Read below to learn about landmark court cases from Phoenix, AZ.
- Miranda v. Arizona (1966)
If you have watched Law and Order, or any other crime TV, you are familiar with the Miranda warning: “You have the right to remain silent. Anything you say can and will be used against you in the court of law. You have the right to an attorney. If you cannot afford an attorney, one will be provided for you.” The Miranda rights are the result of a landmark court case from Phoenix, AZ—Miranda v. Arizona.
When Phoenix resident Ernesto Miranda was arrested for rape, kidnapping, and robbery in 1963, he was not informed of his Fifth Amendment right against self-incrimination or his Sixth Amendment right to an attorney before police began to interrogate him, during which he confessed. Miranda had not finished ninth-grade and had a history of mental illness. He was sentenced to 20 to 30 years in prison based solely on his confession.
The U.S. Supreme Court in a 5-4 decision ruled that the confession could not be used as evidence because the police failed to inform Miranda of his right to an attorney and his right against self-incrimination before the interrogation. The Miranda rights purpose is to prevent police from using violence, coercion, and intimidation during interrogations, which can lead to false confessions. Only after being informed of your rights, can a defendant knowingly and intelligently waive them and agree to make a statement.
- Arizona v. Evans (1995)
Arizona v. Evans was a landmark case from Phoenix, Arizona that expanded the exclusionary rule. The exclusionary rule states that the government cannot use evidence obtained illegally in federal court. The rule was intended to deter police misconduct and protect individual rights. In 1961, Mapp v. Ohio extended the exclusionary rule to the states.
There are some exceptions to the exclusionary rule. One of the exceptions is the good faith exception. The good faith rule, created in 1984, stated that if the police believed in good faith that a warrant was legal, but it later turned out to be technically flawed, the evidence collected during the search was still admissible. Arizona v. Evans considered whether this rule could be expanded and if the exclusionary rule applied to clerical errors made by judicial officers.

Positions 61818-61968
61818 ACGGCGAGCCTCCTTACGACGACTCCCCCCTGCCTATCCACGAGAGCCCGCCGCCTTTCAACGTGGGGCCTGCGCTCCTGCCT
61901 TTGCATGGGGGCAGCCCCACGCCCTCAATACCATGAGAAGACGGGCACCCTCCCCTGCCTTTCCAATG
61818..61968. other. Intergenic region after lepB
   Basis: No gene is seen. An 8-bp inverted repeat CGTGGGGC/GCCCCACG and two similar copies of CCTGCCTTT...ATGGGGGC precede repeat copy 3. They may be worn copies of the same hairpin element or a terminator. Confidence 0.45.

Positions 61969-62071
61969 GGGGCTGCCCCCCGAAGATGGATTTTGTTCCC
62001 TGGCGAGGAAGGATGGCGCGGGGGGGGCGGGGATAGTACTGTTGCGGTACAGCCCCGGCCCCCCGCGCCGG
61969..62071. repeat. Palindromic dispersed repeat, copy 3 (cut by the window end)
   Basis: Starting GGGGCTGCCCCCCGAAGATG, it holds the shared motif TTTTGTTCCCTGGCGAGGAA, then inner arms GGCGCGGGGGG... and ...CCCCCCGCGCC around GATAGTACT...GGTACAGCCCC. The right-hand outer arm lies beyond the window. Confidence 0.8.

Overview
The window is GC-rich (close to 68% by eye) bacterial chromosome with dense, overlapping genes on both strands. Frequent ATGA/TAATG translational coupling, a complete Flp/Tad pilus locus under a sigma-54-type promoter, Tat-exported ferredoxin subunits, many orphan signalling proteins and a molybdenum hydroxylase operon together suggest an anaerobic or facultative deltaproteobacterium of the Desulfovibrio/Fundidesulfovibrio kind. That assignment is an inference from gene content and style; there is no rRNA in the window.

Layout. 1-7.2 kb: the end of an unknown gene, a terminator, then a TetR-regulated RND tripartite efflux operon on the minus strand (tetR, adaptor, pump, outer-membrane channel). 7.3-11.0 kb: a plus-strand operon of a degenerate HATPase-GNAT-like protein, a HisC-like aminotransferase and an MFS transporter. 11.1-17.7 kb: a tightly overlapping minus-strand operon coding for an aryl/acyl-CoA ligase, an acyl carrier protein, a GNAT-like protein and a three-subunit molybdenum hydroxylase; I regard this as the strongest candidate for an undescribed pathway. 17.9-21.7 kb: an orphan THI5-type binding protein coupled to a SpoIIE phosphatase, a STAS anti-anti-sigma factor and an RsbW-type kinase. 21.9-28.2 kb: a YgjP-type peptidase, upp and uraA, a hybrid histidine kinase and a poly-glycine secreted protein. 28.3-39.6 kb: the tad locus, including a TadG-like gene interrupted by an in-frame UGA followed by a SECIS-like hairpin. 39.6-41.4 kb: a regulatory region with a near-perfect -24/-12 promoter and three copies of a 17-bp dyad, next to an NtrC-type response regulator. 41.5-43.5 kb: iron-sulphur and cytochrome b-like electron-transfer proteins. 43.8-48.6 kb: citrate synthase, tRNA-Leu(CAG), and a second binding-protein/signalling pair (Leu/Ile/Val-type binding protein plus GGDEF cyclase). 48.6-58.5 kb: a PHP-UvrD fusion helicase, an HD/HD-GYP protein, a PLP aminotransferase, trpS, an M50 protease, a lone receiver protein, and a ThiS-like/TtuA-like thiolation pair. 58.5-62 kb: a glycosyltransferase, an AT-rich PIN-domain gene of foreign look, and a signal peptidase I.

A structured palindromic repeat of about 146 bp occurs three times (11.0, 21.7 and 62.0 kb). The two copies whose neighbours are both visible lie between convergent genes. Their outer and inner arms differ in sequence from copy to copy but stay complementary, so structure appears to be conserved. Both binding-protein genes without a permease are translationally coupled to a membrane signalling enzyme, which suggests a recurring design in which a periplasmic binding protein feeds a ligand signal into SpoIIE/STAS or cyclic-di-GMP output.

The case arose in 1991 when the Phoenix Police pulled over Isaac Evans for driving the wrong way down a one-way street. After running his license, the computer showed there was a warrant out for his arrest. The police arrested Evans, and during his arrest, they searched Evans’ car, found marijuana, and charged him with possession. Generally, police need a warrant to search a vehicle, but they are permitted to search incident to an arrest without a warrant. Later it was discovered that the arrest warrant had been quashed and only remained due to a technical error made by the court clerk. Evans argued that the court should exclude the evidence of marijuana because the police discovered it during an illegal arrest.
The case reached the U.S. Supreme Court, which held that the evidence of marijuana was admissible. The Court stated that the exclusionary rule does not apply to a clerical error made by a court employee.
- Clark v. Arizona (2006)
The landmark case Clark v. Arizona upheld Arizona’s use of evidence relating to insanity. Eric Clark, a diagnosed paranoid schizophrenic, killed a police officer during a traffic stop. To be guilty of murder, the Arizona government must prove that the defendant has the required intent to murder. Clark wanted to use expert evidence about his mental disorder not only to prove that he was insane but also to prove that he could not have had the requisite intent. The Arizona trial court and the Arizona Court of Appeals held that evidence of his mental state could only be introduced in relation to his insanity defense. He was sentenced to 25 years to life in prison.
In a 5-4 decision, the U.S. Supreme Court held that Arizona could limit the use of expert evidence about a defendant’s mental state to his insanity defense. A defendant is presumed sane until he proves otherwise. The majority held that allowing a defendant to use evidence of his mental state to prove he did not possess the requisite intent would enable him to get around this presumption.
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